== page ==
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Northern Arizona Recumbent Riders

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Paintball Safety: How to Play Responsibly and Avoid Injuries

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Paintball is a competitive team shooting sport in which players eliminate opponents from play by hitting them with spherical dye-filled gelatin capsules called paintballs that break upon impact. Paintballs are usually shot using low-energy air weapons called paintball markers that are powered by compressed air or carbon dioxide and were originally designed for remotely marking trees and cattle.[3][4]

The game was invented in June 1981 in New Hampshire by Hayes Noel, a Wall Street stock trader, and Charles Gaines, an outdoorsman and writer.[3] A debate arose between them about whether a city-dweller had the instinct to survive in the woods against a man who had spent his youth hunting, fishing, and building cabins. The two men chanced upon an advertisement for a paint gun in a farm catalogue and were inspired to use it to settle their argument with 10 other men all in individual competition, eventually creating the sport of paintball.[5]

The legality of the sport and use of paintball markers varies among countries and regions. In most areas where regulated play is offered, players are required to wear protective masks, use barrel-blocking safety equipment, and strictly enforce safe game rules.

The paintball equipment used may depend on the game type, for example: woodsball, speedball, or scenario; on how much money one is willing to spend on equipment; and personal preference. However, almost every player will utilize three basic pieces of equipment:

Paintball is played with a potentially limitless variety of rules and variations, which are specified before the game begins. The most basic game rule is that players must attempt to accomplish a goal without being shot and marked with a paintball. A variety of different rules govern the legality of a hit, ranging from "anything counts" (hits cause elimination whether the paintball broke and left a mark or not) to the most common variation: the paintball must break and leave a mark the size of a US quarter or larger. Eliminated players are expected to leave the field of play; eliminations may also earn the opposing team points.[14][15] Depending on the agreed upon game rules, the player may return to the field and continue playing, or is eliminated from the game completely.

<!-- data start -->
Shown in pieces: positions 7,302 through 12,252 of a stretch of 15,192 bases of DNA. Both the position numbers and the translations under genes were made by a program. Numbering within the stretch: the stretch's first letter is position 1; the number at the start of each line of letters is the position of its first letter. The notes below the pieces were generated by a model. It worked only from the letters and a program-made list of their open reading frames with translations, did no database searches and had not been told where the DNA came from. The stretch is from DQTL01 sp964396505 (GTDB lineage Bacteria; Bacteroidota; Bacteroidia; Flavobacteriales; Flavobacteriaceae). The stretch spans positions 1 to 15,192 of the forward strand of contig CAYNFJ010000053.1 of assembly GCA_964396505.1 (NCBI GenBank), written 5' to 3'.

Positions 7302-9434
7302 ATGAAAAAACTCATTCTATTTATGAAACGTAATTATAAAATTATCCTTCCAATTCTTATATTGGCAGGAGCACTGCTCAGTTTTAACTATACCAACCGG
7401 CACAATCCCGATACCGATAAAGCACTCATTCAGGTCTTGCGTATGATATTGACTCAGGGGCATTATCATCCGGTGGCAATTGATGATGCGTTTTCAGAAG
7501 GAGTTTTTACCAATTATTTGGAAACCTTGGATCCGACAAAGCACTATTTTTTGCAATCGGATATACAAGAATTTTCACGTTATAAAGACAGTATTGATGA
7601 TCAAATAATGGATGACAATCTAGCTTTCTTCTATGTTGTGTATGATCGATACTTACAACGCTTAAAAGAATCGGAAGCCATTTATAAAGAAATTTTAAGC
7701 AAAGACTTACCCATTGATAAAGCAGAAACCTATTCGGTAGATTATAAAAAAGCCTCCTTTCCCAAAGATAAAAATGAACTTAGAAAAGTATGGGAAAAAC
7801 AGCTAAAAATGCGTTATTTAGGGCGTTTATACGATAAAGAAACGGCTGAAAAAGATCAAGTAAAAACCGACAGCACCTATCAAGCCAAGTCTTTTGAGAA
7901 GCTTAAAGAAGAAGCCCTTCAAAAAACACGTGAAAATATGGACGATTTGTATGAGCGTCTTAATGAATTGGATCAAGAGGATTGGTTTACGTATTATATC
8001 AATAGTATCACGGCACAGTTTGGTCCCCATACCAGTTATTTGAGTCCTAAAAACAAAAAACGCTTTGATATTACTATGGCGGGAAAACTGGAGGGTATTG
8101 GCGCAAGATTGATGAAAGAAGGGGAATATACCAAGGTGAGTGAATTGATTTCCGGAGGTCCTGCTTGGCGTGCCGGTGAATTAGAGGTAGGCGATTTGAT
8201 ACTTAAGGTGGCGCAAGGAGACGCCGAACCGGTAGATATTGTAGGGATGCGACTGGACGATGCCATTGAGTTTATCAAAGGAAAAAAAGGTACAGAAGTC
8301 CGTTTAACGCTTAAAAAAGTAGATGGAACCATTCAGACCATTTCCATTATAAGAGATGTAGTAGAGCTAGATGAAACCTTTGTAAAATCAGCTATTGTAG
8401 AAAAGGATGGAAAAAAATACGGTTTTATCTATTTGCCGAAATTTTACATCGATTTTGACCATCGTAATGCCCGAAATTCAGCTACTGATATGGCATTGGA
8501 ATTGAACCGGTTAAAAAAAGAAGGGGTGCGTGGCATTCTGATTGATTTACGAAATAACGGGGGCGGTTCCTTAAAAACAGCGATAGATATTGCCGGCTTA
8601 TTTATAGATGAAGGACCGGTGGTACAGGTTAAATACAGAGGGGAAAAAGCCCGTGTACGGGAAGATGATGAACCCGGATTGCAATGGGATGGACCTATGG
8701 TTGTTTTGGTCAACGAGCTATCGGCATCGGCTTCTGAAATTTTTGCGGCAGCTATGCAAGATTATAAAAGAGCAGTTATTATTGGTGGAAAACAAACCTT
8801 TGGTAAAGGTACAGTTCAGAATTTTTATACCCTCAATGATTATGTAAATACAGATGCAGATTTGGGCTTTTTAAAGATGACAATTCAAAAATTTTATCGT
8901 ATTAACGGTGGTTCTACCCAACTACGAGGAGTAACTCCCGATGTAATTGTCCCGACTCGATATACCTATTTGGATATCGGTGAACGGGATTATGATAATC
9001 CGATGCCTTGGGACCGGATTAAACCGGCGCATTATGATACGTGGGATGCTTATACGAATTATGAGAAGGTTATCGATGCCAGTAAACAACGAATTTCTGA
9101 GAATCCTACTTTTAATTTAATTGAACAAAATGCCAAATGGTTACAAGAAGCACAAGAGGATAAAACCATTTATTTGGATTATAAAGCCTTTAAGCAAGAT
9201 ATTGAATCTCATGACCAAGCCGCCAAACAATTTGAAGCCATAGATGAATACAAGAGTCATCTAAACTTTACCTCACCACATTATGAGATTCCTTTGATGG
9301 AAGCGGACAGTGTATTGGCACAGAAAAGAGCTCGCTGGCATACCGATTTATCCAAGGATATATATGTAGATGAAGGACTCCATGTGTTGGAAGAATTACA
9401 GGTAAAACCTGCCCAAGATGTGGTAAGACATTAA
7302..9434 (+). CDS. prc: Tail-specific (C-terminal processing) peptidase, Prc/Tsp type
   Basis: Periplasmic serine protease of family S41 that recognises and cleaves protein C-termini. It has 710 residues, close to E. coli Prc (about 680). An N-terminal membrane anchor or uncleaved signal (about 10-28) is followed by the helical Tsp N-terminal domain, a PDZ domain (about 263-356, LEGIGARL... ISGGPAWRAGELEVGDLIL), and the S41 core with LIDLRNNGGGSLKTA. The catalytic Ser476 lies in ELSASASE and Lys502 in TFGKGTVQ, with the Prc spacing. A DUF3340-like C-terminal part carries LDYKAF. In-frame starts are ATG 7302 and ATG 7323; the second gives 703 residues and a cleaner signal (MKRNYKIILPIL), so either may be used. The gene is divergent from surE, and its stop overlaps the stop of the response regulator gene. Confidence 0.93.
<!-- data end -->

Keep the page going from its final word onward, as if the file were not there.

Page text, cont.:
The particular goal of the game is determined before play begins; examples include capture the flag[16] and elimination.[17] Paintball has spawned popular variants, including woodsball, which is played in the natural environment and spans across a large area.[18] Conversely, the variant of speedball is played on a smaller field and has a very fast pace with games as brief as two minutes fifteen seconds in the (NSL) or lasting up to twenty minutes in the PSP (Paintball Sports Promotions).[19] Another variant is scenario paintball, in which players attempt to recreate historical, or fictional settings.

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Tournaments are skill based competitions. These are often bracket tournaments with 5 person teams, taking place on Speedball (paintball) fields. Tournaments such as the NXL hold different events throughout the summer months all over the United States with a range of skill divisions. Other series such as the Ultimate Woodsball League (UWL) play tournaments with large teams on large wooded fields. The types of tournaments and applicable skill divisions vary wildly to serve the diverse interest of paintball competitors.